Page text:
We perceive a situation, an emotion results and our body responds as appropriate
Our emotions colour the way we perceive the external world, resulting in accompanying bodily changes
We experience an emotion, we comprehend the experience and our brain directs the body to prepare accordingly
We perceive a situation, our body reponds as appropriate, the feeling of these bodily changes is the emotion
Emotions direct our comprehensions of a situation resulting in adaptively significant biases
Homology is the study of the logic of human adaptations and so has direct bearing on emotions
Homology is the study of convergent evolution and so if we can show emotions have evolved independently in chimps and humans this provides crucial evidence for functionality
Homology is the study of features shared by species due to common lines of descent. If emotions similar to humans exist in chimpanzees this is supportive of an adaptive basis.
Homology is the study of how brain functioning can be related to precise physical localities; a physical correlate for emotions will show they are adaptations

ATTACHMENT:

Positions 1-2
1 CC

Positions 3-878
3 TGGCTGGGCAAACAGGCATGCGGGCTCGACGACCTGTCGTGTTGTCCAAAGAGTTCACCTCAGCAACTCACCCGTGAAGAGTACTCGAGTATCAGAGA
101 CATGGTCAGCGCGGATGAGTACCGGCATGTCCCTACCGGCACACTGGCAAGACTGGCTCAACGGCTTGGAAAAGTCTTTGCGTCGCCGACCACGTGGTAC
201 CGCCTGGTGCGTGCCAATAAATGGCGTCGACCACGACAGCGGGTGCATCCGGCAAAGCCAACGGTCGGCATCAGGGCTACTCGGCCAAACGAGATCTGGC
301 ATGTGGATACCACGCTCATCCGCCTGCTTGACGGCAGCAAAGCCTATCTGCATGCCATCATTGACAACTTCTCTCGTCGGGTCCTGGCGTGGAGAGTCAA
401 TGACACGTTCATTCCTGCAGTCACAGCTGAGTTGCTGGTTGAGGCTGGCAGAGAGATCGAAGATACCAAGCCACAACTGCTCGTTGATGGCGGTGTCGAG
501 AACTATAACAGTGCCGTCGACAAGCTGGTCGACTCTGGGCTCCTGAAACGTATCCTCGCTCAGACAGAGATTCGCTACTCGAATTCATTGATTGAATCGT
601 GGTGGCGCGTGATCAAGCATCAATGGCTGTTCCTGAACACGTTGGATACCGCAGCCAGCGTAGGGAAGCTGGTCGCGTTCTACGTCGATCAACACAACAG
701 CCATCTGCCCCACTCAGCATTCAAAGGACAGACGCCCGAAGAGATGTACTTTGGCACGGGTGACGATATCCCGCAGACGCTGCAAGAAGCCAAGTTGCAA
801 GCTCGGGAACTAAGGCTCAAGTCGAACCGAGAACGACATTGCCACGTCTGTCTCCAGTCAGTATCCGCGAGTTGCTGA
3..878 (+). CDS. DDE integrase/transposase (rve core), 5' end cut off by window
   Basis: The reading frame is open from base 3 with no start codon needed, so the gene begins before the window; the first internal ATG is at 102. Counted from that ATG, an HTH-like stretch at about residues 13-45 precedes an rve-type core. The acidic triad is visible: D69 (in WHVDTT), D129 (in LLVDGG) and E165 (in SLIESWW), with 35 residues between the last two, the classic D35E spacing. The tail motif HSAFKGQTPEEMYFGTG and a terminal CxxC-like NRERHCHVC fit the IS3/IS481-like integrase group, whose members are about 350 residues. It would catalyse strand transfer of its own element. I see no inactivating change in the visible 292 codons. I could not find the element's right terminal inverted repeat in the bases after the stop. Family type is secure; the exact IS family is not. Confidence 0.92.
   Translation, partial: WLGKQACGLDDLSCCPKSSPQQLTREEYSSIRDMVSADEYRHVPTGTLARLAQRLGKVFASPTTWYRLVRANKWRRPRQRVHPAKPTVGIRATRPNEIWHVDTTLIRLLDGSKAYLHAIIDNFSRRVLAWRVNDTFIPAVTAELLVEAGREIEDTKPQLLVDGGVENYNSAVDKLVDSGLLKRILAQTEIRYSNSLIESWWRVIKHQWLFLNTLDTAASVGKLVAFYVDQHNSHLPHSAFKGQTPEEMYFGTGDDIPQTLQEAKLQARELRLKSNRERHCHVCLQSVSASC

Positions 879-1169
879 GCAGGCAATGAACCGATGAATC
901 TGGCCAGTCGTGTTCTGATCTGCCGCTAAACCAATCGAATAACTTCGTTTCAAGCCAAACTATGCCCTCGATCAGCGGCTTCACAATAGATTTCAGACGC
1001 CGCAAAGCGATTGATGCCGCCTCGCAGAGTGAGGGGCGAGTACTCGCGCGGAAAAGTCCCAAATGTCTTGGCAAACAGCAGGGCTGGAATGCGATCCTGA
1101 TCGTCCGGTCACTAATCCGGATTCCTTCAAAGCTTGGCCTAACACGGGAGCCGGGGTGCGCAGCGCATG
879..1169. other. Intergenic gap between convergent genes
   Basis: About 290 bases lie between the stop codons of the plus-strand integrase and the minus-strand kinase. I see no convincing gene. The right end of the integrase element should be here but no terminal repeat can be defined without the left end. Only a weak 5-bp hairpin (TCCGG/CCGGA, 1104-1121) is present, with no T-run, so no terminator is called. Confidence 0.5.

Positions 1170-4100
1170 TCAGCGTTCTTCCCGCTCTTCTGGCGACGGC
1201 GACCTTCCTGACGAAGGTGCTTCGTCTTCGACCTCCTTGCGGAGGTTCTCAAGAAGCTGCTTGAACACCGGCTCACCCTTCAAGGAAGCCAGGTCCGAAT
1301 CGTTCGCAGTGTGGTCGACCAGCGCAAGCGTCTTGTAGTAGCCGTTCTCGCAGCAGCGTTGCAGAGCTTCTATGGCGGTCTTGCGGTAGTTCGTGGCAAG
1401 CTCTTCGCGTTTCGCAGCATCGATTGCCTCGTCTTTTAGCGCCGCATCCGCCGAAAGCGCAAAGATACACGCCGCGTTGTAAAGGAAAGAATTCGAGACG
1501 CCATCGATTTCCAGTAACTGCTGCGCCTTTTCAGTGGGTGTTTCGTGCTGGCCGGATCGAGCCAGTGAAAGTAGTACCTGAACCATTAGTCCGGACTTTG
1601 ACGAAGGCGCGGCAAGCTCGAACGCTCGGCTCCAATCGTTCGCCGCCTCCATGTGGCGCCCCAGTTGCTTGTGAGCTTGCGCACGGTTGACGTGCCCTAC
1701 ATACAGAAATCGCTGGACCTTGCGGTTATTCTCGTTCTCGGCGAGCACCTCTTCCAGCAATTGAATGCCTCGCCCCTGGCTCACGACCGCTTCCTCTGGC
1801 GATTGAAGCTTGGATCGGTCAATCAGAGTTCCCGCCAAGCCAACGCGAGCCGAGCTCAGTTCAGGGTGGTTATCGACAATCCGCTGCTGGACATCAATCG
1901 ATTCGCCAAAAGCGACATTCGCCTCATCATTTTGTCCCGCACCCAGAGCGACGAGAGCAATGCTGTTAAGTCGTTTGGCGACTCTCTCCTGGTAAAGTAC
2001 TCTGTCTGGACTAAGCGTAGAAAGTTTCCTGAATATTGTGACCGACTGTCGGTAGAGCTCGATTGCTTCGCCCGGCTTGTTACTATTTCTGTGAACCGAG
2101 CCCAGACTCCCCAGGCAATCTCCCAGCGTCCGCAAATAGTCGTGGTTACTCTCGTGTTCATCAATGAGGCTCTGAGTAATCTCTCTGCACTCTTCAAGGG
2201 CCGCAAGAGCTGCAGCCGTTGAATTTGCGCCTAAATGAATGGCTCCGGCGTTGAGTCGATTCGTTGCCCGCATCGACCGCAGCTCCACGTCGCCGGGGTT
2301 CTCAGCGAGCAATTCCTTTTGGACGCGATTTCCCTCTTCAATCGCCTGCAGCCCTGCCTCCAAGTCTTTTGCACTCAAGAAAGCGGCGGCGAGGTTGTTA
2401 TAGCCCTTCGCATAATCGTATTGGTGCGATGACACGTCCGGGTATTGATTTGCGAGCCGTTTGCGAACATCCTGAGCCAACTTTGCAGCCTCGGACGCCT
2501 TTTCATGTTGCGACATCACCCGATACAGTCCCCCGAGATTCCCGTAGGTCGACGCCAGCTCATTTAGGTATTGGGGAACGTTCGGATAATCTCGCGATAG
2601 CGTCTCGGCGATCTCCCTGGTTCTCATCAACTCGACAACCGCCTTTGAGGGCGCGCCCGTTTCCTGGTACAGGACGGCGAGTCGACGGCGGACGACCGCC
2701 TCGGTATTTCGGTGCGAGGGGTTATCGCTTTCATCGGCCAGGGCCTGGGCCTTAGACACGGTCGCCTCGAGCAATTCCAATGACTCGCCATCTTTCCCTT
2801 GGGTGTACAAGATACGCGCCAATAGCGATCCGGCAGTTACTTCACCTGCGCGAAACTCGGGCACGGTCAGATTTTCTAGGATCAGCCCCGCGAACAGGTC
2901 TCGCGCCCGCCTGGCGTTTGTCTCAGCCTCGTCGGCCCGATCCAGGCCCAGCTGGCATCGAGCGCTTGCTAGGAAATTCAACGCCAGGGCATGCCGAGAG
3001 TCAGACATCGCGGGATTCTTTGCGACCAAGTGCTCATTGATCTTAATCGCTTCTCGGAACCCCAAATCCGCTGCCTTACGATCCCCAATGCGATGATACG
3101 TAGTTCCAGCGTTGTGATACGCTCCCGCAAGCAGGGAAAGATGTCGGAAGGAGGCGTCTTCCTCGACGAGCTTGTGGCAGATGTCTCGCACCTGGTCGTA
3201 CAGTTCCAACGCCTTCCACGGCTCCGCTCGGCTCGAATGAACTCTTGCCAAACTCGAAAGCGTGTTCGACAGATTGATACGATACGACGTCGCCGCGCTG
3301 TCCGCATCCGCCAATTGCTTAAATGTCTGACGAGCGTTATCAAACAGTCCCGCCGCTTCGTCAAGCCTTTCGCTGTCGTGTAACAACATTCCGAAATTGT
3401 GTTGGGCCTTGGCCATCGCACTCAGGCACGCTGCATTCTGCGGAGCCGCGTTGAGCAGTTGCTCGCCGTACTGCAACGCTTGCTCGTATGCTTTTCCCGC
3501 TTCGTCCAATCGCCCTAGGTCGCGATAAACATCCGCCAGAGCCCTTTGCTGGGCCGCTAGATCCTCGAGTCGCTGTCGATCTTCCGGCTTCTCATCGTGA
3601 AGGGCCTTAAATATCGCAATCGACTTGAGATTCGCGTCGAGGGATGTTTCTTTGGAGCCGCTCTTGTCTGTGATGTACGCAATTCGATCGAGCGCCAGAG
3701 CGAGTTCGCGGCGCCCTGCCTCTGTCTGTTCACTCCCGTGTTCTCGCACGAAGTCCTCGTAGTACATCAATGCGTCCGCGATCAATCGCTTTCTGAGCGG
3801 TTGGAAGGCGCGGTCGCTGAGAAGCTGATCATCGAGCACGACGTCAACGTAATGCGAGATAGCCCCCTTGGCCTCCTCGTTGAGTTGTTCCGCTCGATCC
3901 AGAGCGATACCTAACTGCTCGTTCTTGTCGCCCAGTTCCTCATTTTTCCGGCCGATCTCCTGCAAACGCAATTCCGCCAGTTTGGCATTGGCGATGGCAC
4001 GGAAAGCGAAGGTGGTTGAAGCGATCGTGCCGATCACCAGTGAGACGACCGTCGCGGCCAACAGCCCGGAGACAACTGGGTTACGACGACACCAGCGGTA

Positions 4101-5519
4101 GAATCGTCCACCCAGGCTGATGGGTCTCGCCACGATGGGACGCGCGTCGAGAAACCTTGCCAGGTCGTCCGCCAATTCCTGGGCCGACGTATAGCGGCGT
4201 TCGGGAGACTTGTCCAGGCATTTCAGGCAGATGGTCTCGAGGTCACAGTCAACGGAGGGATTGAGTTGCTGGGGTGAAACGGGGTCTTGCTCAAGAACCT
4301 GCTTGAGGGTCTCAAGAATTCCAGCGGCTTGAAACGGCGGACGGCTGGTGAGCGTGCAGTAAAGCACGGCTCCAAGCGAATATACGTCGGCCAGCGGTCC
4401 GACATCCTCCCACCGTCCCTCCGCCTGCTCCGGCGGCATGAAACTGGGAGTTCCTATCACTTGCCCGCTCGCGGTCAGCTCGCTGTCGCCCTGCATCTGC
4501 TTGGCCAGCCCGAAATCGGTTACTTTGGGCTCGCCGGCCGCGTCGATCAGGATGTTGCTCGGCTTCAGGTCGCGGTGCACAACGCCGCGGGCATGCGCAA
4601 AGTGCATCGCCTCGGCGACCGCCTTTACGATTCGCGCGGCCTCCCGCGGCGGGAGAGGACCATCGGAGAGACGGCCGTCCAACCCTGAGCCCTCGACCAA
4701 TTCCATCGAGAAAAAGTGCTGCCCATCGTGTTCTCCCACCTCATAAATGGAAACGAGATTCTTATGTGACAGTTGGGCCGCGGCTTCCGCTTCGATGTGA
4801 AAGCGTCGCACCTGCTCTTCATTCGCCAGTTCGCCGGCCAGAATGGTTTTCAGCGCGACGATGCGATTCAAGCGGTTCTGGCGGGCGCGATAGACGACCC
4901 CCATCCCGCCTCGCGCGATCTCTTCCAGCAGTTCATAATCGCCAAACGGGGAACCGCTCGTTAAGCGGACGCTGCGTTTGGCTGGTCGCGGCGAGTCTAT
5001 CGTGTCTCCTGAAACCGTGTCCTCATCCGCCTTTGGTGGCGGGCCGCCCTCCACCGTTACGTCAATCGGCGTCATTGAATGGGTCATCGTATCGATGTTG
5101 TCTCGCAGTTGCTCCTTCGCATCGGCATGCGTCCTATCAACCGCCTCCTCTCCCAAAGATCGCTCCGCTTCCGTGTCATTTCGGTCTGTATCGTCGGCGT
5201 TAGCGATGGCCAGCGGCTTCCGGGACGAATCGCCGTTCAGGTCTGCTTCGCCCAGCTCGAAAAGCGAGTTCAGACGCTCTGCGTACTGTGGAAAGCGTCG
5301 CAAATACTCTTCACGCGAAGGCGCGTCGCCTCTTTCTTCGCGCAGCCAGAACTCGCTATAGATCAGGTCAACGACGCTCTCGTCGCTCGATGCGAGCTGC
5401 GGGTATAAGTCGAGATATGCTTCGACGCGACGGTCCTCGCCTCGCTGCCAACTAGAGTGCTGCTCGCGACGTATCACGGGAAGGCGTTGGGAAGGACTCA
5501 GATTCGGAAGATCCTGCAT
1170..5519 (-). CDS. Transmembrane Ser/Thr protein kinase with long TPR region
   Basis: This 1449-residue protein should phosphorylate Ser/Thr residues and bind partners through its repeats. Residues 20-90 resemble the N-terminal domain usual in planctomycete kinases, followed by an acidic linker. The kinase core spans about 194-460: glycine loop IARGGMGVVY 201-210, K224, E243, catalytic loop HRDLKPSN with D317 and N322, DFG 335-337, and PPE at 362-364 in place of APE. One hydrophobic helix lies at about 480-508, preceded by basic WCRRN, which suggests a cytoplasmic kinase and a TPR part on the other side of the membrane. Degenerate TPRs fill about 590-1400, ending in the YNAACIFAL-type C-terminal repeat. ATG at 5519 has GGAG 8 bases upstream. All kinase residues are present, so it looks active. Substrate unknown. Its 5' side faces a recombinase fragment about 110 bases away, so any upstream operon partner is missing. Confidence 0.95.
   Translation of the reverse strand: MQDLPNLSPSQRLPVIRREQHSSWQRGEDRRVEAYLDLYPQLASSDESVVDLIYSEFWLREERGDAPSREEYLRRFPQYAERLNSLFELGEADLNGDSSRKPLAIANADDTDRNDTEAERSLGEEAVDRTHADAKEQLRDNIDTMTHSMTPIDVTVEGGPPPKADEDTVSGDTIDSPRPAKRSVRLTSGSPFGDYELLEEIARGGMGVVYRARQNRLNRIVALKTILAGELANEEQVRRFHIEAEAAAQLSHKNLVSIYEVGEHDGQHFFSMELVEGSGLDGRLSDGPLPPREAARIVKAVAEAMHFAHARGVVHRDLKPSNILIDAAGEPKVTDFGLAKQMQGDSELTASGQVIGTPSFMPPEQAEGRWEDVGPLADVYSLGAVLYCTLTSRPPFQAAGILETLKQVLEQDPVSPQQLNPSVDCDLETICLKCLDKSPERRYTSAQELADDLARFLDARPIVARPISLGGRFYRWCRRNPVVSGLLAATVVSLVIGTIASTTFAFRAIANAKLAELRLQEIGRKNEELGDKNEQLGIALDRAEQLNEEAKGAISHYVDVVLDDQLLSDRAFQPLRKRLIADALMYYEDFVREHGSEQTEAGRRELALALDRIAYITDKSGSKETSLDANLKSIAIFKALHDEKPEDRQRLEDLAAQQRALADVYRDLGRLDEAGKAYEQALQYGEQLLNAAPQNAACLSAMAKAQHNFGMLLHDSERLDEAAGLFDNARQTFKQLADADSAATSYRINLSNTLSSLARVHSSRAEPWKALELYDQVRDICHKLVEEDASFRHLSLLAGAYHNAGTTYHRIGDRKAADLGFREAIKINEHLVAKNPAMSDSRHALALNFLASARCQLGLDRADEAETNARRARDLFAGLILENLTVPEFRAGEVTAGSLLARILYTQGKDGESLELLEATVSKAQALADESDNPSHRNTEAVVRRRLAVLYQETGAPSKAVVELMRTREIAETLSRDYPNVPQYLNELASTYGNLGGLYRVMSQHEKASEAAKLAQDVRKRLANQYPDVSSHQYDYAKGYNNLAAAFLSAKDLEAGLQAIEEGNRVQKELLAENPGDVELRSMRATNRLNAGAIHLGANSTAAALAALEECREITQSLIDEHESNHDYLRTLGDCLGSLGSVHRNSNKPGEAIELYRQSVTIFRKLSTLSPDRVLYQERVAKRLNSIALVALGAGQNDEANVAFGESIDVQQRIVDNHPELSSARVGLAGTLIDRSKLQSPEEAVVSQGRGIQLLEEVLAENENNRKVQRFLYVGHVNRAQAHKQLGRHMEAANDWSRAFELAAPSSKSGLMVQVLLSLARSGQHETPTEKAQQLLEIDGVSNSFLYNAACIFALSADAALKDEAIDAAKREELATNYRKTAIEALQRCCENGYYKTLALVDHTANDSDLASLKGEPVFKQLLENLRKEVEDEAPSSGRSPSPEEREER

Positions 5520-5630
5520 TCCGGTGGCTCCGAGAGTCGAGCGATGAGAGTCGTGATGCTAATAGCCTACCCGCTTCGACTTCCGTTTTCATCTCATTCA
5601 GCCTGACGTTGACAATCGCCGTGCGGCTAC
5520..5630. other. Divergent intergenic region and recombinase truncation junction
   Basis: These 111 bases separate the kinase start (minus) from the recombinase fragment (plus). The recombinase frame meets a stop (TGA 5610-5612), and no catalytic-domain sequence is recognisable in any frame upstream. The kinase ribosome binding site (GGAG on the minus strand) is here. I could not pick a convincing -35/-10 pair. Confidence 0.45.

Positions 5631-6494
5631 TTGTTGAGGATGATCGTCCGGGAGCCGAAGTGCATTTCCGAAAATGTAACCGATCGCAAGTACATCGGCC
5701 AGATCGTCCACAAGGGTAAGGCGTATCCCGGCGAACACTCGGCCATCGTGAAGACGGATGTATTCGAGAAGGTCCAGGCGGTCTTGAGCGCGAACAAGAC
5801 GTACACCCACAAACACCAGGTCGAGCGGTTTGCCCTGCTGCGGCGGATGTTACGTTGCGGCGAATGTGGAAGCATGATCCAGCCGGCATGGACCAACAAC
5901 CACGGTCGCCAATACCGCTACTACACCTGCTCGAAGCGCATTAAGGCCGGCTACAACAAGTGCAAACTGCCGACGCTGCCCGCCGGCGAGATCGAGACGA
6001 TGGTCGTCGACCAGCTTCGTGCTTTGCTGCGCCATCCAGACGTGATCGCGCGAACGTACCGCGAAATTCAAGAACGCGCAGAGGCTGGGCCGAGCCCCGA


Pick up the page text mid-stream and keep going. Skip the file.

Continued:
Homology is the study of homologous alleles, if emotions can be linked with dominant alleles then we can establish and genetic, and by inference, functional, basis for them.
Facial expressions vary around the globe but the underlying emotions will be similar. It is important therefore for anthropologist to appreciate the signals sent by facial expression in different cultures.
All around the globe we see the same basic set of facial expressions but research shows that the emotions they correspond to varies considerably.
There are no standard patterns either to emotions or facial expressions both are highly variable and are conditioned by social rules and conventions.
Ekman showed that the emotion follows from the expression along the lines of the James – Lange theory. Hence the sequence is: situation … facial expression… emotion.
Ekman demonstrated that there are universal facial expressions that correspond with universal emotions and so both are shared and experienced by all humans – although there may be some cultural variability in what triggers them
Behavioural (e.g. facial expression), physiological changes, verbal self-report
Neurophysiological correlation; affective disorder; cognitive confusion
Cognitive self-awareness; retaliatory action; reflection on consequences
Precision; specificity of action; complexity of response
Adaptive success; memory biasing; universal functionality
The body is designed to detect the ingestion of harmful bacteria and the emotion of disgust follows
The emotion of disgust promotes vomiting and diarrhoea both of which serve to expel pathogens
The intestinal micro flora present in all humans shapes the emotion of disgust to ensure these bacteria are not threatened by rival pathogens
Disgust is an emotion that promotes a facial expression that elicits help and caring from others
Disgust is an emotion that prompts us to avoid contaminated food and water and situations where harmful pathogens might be present